the bad thing is, we still need to get to the Internet
and the Internet comes in and our first floor
connects here to this bridge.
So how are we supposed to get out?
Well, our house, How did people on floor 32 and three and two supposed to get out? Because we can't have that physical connection?
Well, we could have our router be a wireless router. We could have ah, wireless router connect out wirelessly to all these different computers. But let's say for some reason we don't want to do that. We want to secure down our router. We don't want people to be able to directly connect to our router using a wireless connection. So we decide to
create a wireless bridge.
Now our wireless bridge.
We'll be right here on our connection connected to our router,
and our wireless bridge will wirelessly connect to
our bridges on the second, and then maybe we have ah, repeater that will connect to our third floor
our computers will physically connect over to the bridges.
So again, remember, back toward didn't definition.
Our bridge is a device that connects network segments.
So this entire diagram here
is our same network. This entire diagram used the same class I P addresses the same network I d. I p addresses.
But because we can't physically connect them, we use wireless bridges to connect.
And this is a wireless connection here. 122 and 2 to 3. And then the network segments on the different bridges are physically connected to their corresponding bridges.
So that's the difference between our hubs are switches are multilayer switches and our bridges,
and then lastly, are repeaters
are repeaters or devices which increase a signal.
So when we have a length of cable, we can on Lee have a maximum length that we can send a signal down that cable before it starts to lose power before the signal starts to degrade. This is because of Elektra, mainly because of electromagnetic interference Is what we need
is why we need different repeaters. Now this electromagnet will this electromagnetic interference in combinations with in combination with just standard standard standard signals becoming too weak to get to their end point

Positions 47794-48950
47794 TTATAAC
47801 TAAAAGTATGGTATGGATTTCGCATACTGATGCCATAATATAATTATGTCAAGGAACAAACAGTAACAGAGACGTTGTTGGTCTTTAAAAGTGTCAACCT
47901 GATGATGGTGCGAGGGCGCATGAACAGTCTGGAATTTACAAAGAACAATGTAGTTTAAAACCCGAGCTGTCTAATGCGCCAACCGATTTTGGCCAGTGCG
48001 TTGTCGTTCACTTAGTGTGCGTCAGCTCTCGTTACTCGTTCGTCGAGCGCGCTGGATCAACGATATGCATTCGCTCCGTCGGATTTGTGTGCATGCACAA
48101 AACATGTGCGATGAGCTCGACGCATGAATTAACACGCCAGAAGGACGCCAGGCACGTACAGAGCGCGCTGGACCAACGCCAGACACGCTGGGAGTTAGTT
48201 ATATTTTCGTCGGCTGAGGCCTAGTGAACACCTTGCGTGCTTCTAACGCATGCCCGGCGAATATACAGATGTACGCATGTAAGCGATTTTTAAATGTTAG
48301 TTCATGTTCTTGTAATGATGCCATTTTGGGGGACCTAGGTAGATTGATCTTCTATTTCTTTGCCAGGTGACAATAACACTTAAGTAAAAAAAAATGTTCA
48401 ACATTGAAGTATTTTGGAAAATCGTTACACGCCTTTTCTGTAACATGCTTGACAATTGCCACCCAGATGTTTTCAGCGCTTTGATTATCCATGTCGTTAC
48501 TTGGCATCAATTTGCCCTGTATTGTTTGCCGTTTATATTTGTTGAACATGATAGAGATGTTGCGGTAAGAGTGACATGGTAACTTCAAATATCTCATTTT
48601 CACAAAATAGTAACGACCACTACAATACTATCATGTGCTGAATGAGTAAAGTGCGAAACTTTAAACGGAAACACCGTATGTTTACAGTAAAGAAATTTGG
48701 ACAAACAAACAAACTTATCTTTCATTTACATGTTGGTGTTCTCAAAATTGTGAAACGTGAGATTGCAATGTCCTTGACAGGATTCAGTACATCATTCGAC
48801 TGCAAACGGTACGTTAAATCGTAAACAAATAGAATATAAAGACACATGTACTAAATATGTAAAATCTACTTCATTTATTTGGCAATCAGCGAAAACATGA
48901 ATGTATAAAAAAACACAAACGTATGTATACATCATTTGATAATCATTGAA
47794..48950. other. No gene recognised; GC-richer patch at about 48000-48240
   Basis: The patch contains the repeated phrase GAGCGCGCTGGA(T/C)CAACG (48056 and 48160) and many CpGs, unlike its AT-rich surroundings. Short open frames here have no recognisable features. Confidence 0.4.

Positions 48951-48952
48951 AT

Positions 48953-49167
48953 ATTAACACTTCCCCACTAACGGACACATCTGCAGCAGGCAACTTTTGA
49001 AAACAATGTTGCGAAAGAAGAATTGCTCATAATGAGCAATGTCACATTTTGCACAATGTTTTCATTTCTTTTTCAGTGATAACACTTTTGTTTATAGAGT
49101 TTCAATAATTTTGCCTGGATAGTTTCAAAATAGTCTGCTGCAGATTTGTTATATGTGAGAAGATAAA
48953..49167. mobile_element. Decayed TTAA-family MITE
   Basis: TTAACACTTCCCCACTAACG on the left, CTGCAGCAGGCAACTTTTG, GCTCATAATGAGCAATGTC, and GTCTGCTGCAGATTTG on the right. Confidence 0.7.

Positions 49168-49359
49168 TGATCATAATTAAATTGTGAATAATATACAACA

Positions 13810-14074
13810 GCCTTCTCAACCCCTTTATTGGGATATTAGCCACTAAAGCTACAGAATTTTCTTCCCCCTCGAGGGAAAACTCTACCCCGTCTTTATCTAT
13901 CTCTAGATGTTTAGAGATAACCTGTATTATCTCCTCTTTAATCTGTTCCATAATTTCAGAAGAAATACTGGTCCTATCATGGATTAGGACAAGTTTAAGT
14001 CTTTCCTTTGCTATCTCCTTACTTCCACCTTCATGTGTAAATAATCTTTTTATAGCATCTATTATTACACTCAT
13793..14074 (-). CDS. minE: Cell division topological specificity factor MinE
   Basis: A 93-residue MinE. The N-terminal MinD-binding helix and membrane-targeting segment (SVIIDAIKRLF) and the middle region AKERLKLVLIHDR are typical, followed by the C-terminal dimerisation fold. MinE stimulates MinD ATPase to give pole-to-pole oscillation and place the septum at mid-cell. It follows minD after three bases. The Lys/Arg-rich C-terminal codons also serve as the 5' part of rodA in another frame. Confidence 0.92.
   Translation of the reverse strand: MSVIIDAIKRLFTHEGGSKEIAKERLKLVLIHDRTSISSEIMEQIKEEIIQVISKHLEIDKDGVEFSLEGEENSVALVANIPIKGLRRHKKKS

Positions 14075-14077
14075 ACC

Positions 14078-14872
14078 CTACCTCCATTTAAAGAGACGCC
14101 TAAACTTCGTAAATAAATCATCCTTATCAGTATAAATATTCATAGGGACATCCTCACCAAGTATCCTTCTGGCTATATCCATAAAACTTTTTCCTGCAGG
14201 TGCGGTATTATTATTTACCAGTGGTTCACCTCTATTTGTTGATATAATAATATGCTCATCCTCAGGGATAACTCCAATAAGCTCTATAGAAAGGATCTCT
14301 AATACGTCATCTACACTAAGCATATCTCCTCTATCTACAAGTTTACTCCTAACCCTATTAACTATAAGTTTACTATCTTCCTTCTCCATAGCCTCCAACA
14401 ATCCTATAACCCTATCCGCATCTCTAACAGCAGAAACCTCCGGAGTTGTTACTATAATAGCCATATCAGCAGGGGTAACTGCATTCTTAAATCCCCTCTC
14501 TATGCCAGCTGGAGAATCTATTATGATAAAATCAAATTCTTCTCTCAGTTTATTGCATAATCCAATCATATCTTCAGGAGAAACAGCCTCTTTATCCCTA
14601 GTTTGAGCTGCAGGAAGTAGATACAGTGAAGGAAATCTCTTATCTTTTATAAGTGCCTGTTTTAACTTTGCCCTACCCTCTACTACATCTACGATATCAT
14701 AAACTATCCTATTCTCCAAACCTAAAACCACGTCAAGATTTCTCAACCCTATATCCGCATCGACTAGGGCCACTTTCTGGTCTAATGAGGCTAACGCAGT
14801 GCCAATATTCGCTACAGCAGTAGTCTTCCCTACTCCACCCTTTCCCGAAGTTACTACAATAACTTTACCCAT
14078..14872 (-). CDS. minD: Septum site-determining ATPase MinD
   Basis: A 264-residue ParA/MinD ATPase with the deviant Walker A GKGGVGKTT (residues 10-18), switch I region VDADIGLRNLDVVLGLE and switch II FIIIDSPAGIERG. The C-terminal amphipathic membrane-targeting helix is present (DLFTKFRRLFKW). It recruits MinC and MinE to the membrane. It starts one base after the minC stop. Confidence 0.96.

eso when we have a computer that sending an electrical signal over a cable to get to the other end,
even in a vacuum with no electromagnetic interference from the outside, it all that electrical signal is still energy that can only travel so far on a cable. It can't go indefinitely, so we need to have devices that can increase the signal, Whether
it's whether it's by amplifying the signal or signal regeneration,
are typically no longer stand alone devices. When we're talking about sending signals across power lines or since sending signals miles and miles, then yes, repeaters. Maybe standard may actually be still stand alone devices, but in our homes and in our in our offices
are repeaters are typically built in to our other devices. We may have a switch, which also acts as a repeater because it has built in capabilities to strengthen that signal. Or we may have a bridge or a multilayer switch or a router, which also acts as a repeater. But repeaters are still devices which can be staying alone devices.
Now we're Peters can amplify, or they can perform signal regeneration
when we're amplifying a signal. We are giving it more power only. So we're only giving. We're taking a signal that's coming in.
And so we have our magical signal signal repeater box.
So we're taking a signal that's coming in,
and it's getting kind of weak, and we're just taking that exact same signal and we're copying it and we're blasting it out
With more electrical power
our signal. Regeneration
actually cleans up that signal.
So we have a signal that's coming in and is not only weak, but it's had some electromagnetic interference with it. The signal isn't quite right. There may be some deformities in it and could result in corrupted data being transferred if it were to go on without this repeater.
So this repeater is going to take our week
Ah, weak signal that has some disruption in it that has some interference in it.
And it's not only going to amplify it, but it's gonna clean it up.
So that's our difference between our amplify and our signal. Regeneration, with our repeaters amplifies power on Lee, and signal regeneration is clean up
So this is a recap before we move on to our routers.
Our routing and switching
allow us to connect devices over networks. They allow us to connect devices on our network or over other networks. Multiple networks.
Switching is on our same network. Routing is taking data and traversing different networks.
Our major devices are going to be our hubs, which are devices which received data and send to all connected devices except the one that send it to it.
Our switches, which are like smart hubs, remember, hubs are dumb switches. They're smart,
Smart hubs are switches which actually contract Mac addresses to ports and send on Lee to the intended party
are repeaters, which takes signals and amplify them. Power only origin. Signal regeneration. Clean them up.
We have multi layer switches, which are switches which can also perform rounding, which can perform it later to or layer three or both.
And then we have bridges which actually connected multiple network segments. So we have all of our standard devices here and now we're gonna move on to our routers are routers are gonna be It's a much bulkier segment which includes ah lot of different concepts to understand. So keep these in mind as we move on